Even for the non-degenerate system studied here, the consequences of a simple, fundamental, microscopic rule – the Pauli exclusion principle – when combined with high atom densities, lead to substantial modification of the macroscopic scattering halo from the binary collision expectation. The p-wave Wigner threshold defines a low-energy suppression region above which multiple scattering drives isotropically and axially enhanced modes, which are generally both present. Each of the modes of Fig. 4b and Fig. 4c can, nevertheless, be favored individually through the functional dependence of . In our particular experimental realization using , the isotropically enhanced region stands out because of the p-wave Wigner threshold reigning energetically just below it, while the axially enhanced region singles out due to a shape resonance. It should be stressed, however, that axially favoured multiple scattering via the process of Fig. 4c is neither particular to nor to the p-wave nature of the scattering resonance but should happen for a broad class of elastic scattering resonance features in the collision of atomic clouds. Indeed, such resonances — a paradigm of scattering physics2; 10; 28; 29 — are known to exist in many systems in the realm of cold and ultracold collisions30; 31; 32. Moreover, the isotropically favoured mode we observe, is a generic p-wave threshold phenomenon which any system of indistinguishable fermions (with sufficiently short-range interactions2) should display.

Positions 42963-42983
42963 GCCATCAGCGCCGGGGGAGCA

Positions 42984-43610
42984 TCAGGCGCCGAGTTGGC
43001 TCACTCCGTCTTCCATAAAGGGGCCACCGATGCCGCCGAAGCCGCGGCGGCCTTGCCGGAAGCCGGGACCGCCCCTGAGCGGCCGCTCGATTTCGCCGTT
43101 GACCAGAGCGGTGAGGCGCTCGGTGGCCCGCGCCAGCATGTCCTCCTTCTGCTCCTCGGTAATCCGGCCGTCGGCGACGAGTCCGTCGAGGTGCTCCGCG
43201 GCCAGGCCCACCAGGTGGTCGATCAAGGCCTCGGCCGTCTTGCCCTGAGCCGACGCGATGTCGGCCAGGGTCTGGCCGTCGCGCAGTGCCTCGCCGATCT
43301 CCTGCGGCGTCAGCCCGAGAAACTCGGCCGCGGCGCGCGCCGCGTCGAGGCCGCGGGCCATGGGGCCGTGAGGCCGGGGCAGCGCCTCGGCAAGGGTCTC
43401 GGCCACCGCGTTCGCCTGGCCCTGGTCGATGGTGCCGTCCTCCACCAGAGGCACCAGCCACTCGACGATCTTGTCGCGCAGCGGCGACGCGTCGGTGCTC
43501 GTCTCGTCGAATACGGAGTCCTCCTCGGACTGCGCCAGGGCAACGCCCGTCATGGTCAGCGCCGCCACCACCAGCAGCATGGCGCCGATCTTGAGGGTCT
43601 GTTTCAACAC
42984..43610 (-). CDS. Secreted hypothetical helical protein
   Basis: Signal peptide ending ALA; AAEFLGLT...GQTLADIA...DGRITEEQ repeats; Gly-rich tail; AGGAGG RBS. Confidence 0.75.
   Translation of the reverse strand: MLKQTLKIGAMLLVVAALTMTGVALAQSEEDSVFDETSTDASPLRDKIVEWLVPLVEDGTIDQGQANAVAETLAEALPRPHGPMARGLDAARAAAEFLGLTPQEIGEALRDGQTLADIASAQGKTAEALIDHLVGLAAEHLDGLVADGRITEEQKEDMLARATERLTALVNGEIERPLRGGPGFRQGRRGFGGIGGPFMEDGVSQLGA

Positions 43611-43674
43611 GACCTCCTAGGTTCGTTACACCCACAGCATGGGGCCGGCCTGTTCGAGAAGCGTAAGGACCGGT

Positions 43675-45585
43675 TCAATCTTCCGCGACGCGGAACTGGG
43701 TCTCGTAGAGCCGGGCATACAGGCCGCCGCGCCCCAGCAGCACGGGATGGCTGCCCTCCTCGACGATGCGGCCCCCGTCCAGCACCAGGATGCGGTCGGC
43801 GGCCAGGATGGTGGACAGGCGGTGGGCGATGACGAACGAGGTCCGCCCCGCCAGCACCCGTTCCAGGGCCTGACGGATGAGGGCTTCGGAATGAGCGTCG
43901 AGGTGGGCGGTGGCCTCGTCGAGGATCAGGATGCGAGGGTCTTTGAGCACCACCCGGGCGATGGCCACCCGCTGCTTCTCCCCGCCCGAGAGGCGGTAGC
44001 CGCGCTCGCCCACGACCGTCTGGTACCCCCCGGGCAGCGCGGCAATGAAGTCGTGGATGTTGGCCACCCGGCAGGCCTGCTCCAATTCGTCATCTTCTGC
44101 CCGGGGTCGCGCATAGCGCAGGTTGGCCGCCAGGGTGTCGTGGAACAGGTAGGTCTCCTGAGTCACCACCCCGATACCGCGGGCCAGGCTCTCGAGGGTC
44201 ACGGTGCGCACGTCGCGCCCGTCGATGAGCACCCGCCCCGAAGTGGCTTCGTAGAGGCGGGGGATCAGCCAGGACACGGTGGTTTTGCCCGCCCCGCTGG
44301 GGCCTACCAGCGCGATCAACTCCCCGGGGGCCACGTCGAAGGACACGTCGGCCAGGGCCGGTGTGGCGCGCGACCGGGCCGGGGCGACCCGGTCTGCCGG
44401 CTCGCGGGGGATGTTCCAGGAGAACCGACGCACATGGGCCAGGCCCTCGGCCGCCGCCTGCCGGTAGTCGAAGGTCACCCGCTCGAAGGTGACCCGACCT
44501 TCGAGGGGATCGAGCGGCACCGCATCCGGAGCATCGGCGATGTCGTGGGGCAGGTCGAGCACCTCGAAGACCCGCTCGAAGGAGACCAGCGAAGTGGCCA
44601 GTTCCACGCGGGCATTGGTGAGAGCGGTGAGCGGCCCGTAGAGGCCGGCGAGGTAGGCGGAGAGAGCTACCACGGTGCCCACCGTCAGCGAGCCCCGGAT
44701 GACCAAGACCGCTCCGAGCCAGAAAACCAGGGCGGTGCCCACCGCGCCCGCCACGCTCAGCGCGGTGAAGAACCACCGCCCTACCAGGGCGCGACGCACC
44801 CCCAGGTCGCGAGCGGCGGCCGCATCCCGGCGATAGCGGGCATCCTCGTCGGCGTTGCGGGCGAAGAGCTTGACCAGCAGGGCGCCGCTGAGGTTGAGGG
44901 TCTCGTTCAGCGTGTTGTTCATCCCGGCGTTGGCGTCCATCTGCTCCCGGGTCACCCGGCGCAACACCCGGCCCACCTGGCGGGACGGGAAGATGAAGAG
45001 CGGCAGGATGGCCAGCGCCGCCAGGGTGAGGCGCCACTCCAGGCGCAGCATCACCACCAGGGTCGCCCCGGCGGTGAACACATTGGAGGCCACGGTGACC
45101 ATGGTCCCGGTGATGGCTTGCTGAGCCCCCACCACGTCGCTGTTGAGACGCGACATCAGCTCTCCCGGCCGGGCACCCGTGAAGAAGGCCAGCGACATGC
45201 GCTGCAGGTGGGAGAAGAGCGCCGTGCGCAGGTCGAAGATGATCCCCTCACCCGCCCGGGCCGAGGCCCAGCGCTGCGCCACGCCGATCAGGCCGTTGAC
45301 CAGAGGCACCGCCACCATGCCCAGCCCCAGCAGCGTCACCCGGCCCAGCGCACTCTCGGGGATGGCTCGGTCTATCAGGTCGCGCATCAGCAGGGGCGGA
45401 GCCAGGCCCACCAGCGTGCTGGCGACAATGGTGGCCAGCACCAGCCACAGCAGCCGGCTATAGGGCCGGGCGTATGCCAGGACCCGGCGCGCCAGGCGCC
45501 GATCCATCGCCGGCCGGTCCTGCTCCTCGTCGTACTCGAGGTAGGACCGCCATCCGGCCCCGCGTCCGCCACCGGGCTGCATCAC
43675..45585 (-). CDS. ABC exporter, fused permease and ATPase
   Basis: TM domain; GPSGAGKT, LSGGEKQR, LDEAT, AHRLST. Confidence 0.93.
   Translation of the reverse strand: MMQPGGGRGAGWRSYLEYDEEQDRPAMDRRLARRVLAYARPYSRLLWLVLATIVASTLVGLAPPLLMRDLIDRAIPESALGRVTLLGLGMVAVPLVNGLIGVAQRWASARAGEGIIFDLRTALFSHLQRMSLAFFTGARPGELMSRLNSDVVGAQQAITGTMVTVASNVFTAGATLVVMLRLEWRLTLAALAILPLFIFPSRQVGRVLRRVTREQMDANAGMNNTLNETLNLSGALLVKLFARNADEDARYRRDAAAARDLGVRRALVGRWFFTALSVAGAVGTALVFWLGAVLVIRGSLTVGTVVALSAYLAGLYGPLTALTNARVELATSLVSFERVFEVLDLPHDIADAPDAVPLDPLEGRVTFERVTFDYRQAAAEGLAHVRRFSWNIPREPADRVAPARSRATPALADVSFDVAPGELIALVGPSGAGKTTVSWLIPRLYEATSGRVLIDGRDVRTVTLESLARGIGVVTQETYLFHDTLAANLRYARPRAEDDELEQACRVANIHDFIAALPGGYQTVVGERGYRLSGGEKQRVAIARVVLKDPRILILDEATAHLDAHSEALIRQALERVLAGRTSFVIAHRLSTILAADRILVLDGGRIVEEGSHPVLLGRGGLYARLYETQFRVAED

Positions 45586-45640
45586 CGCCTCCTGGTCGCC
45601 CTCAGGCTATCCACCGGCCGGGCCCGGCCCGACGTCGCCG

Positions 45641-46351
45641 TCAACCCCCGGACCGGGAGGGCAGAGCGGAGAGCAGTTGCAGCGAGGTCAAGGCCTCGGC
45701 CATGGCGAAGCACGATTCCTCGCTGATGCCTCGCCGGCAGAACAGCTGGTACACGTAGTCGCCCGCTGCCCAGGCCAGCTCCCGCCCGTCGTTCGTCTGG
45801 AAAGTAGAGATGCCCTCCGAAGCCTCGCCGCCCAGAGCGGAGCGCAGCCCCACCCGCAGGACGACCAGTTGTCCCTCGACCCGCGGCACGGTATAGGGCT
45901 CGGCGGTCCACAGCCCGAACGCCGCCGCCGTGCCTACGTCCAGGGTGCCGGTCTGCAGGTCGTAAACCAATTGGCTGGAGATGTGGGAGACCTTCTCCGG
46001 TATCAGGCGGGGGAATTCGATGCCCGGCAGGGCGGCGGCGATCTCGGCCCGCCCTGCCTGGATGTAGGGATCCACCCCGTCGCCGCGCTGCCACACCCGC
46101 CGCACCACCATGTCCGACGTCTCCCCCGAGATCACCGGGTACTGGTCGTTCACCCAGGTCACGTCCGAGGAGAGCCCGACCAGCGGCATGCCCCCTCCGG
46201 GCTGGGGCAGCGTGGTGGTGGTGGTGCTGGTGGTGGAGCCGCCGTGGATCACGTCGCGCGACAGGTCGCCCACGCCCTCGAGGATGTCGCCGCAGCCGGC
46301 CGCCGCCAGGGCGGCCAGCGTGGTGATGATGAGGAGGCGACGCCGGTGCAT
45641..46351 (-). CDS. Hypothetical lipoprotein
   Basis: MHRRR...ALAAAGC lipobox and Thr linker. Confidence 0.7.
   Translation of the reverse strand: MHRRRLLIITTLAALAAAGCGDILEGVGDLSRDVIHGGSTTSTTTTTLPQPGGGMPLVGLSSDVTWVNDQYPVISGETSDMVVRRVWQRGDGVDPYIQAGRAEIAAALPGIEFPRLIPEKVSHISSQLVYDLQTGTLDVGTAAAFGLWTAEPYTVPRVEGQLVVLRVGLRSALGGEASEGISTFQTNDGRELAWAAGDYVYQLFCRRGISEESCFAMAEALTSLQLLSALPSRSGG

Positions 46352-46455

In the future, multiple scattering in two-component collisions, such as between clouds in distinguishable spin states, could transform the bipartite entanglement generated by binary collisions33 into multipartite entanglement. For this purpose the insights gained in the present work may, indeed, prove valuable. On a more immediate note, we point out that experiments colliding dense atomic clouds to infer scattering phase shifts from the angular scattering distributions should, ideally, take the significant effects of multiple scattering into account. The analysis treatment via DSMC techniques employed in the work presented here may be a first step in this direction.
Experimental sequence. We begin our experiment by collecting Rb and K atoms in a dual species magneto-optical trap and optically pumping the laser cooled atoms to the and states, respectively. The atoms are transferred to a magnetic Ioffe-Pritchard trap where the K atoms are sympathetically cooled by forced evaporative cooling of the Rb atoms to nK. The atoms are then transferred to an optical tweezer generated from a 1064 nm Yb fiber laser. The laser power is divided between a static horizontal beam which provides vertical confinement and defines a collision axis, and a vertical beam which is used to move and accelerate the atoms along the horizontal beam 18. The vertical beam passes through a two-axis acousto-optical deflector, and by rapidly toggling between two driving frequencies we generate a pair of time-averaged traps. Atoms are separated by mm by adjusting the driving frequencies, the remaining Rb atoms are removed via a resonant light pulse, and the K clouds are accelerated towards their midpoint. The trap is turned off when the clouds are separated by m from the midpoint so that the clouds collide in free space. The trapping frequencies of the optical trap at the location where it is turned off are s with uncertainties of s and being the collision axis. We let the clouds separate by a minimum distance of mm before imaging. Collision energies are calibrated in separate measurements by measuring the distance travelled by the unscattered clouds in a set time; the systematic uncertainty in the energy is K plus of the value. All uncertainties are stated at the 1- level. For details on imaging and analysis see Supplementary Note 1.